Web, Internet, Computing« Previous Entries Next Entries »
There’s been a lot of fuss lately about the widespread adoption of JSON for Web APIs, and a sense in some quarters that this represents a failure for XML. Norm Walsh has a new post summarizing the pros and cons of JSON vs. XML, and as usual, Norm has it exactly right: (somewhat rearranging Norm’s […]
There’s a transcript of a terrific interview with James Gosling available at http://www.basementcoders.com/transcripts/James_Gosling_Transcript.html. Lots of irreverent, insightful comments on Java, Oracle, open source, Google and the Android suit, etc.
Not really, of course, but there’s a nice ASPLOS XV paper from Mesa-Martínez et. al. titled Characterizing Processor Thermal Behavior which explains, among other things: “…each [Emacs] keystroke generates around 1◦ C thermal spike…” Who knew? In their tests, the startup phase of Emacs raised the processor temperature in the area being measured (simulated) by […]
Charles Nutter has an interesting post titled My Thoughts on Oracle v. Google. It gives a quite detailed history of the Java platform, and some thoughts on the recent lawsuit by Oracle against Google. I’m not in a position to comment on the accuracy of all the details, but I found it to be thought-provoking, […]
Few people have contributed more to the development of the World Wide Web than my good friend Dan Connolly. After many years at the W3C, Dan is moving on the University of Kansas Medical Center. To thank Dan for his unique contributions to the Web, Tim Berners-Lee has organized a worldwide celebration for this Wed, […]
I just noticed that in April, Sanjiva Weerawarana posted his own thoughts on 10 years of SOAP, with a somewhat more positive perspective than mine. I also see that his posting predates mine, so it seems we each noted the anniversary independently. For those who don’t know, Sanjiva has been one of the most important […]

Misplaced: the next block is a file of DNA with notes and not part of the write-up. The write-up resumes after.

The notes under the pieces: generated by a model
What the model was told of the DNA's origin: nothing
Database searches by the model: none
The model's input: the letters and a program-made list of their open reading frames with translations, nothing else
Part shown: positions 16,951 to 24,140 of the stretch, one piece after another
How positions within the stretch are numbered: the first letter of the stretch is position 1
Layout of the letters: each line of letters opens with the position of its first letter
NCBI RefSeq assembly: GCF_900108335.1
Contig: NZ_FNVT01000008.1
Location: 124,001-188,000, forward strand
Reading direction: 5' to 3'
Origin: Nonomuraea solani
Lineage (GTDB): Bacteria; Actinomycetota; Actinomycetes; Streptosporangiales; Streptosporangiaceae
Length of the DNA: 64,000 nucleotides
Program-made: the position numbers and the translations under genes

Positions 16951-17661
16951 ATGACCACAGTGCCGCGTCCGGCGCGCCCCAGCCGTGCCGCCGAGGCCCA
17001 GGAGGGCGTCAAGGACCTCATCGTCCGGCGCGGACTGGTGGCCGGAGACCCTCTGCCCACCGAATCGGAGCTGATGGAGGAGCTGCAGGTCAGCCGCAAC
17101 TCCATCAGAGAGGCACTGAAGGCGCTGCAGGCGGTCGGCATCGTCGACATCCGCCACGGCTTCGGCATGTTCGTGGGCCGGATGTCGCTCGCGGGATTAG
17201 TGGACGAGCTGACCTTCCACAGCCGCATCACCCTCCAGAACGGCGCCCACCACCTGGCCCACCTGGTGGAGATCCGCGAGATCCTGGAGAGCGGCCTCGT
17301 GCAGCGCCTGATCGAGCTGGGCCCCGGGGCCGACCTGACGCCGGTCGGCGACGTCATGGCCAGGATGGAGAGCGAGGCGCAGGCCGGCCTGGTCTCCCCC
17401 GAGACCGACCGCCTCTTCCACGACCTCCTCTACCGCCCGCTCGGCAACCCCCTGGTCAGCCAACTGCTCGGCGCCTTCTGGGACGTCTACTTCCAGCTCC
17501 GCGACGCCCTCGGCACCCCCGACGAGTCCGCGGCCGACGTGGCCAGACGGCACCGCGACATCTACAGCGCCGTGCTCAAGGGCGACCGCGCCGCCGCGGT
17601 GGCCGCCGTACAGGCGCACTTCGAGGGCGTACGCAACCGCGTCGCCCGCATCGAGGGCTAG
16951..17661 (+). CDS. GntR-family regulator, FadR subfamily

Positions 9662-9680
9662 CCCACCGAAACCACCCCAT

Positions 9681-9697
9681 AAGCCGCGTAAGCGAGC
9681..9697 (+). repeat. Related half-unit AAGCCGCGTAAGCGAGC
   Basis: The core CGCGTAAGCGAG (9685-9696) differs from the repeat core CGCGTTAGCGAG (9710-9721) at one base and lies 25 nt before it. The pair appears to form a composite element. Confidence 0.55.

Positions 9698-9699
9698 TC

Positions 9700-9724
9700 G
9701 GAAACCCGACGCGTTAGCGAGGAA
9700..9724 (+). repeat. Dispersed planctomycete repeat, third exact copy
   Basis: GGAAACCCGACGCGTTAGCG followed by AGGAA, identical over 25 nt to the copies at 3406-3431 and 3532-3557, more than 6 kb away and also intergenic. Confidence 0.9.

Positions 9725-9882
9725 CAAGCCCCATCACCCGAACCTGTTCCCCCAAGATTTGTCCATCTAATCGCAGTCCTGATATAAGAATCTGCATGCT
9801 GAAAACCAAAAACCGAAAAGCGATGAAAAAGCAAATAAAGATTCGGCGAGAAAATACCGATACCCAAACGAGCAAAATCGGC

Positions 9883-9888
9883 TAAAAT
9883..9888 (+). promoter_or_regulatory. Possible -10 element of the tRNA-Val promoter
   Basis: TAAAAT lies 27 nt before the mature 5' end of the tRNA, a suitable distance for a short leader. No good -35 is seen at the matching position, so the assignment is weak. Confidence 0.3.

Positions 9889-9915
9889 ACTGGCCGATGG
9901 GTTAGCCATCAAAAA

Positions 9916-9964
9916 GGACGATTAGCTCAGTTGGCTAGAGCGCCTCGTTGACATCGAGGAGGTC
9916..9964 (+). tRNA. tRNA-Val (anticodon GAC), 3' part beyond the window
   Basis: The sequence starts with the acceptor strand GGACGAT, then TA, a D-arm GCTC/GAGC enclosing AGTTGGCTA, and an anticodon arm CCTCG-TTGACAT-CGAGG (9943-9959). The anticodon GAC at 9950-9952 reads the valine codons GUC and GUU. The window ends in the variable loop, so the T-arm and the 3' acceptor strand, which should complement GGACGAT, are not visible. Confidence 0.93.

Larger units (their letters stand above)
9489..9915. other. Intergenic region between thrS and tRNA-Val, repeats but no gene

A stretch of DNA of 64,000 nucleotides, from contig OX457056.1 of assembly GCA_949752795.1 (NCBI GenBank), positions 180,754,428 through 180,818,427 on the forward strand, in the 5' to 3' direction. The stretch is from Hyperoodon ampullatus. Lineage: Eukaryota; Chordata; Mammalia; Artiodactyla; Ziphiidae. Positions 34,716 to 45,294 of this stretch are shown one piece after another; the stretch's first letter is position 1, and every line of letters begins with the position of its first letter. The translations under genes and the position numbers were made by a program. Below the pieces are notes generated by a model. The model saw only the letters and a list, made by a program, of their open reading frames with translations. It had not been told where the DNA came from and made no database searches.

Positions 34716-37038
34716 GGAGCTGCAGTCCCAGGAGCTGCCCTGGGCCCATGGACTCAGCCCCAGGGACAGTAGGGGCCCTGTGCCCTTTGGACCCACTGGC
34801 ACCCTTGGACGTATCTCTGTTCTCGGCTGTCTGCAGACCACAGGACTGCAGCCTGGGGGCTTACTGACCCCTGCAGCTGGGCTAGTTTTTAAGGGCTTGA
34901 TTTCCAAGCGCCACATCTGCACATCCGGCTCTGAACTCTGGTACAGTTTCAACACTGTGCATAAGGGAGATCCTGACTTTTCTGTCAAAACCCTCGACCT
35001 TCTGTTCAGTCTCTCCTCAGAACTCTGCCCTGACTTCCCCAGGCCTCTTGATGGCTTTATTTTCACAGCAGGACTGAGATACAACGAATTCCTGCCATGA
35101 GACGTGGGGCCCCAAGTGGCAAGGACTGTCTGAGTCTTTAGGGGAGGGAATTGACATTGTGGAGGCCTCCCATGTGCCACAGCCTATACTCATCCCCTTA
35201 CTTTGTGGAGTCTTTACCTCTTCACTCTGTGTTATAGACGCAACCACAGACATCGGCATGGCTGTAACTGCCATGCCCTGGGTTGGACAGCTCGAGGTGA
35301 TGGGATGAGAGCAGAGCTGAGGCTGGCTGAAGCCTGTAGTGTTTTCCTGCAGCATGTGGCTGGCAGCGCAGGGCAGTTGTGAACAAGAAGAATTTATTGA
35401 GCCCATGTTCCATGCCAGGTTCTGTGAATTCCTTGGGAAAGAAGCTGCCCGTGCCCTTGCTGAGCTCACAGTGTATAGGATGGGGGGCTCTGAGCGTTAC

Ten years ago today, at the 9th International Web Conference in Amsterdam, we held a panel discussion to introduce the SOAP networking protocol to the Web community. Just a week before, the SOAP 1.1 specification had been posted as a W3C Note. Many legitimate criticisms have been aimed at SOAP in the years since, but […]
Today, April 7th 2010, I retired from my position as a Distinguished Engineer at IBM.
Greg Pfister at Perils of Parallel has a nice little tutorial up on the tradeoffs among superscalar, VLIW, and “Simple Multicore”. I guess you’ve got to care a bit about hardware for this to be worthwhile, but I’d encourage anyone with an interest in modern computer systems to take a look. It’s reasonably accessible even […]
A few weeks ago I posted A Response to Neil McAllister on the Mobile Web. Neil noticed my posting and he has now responded with a comment of his own; I have in turn posted a brief reply. A response to Neil McAllister on the Mobile Web
It’s been just about a year since this blog went “on the air“. In that time, almost 2000 people have “visited”, from over 75 countries. I don’t go out of my way to promote this blog, and these numbers are tiny in comparison to the most widely read blogs. Still, it’s very, very rewarding. Thank […]
Over the years Web user interfaces have become more flexible, more refined, and more dynamic, but one thing that annoys me is: too many of them do a bad job of adjusting to different window sizes and font sizes. I think that’s something to which we should all pay more attention.« Previous Entries Next Entries »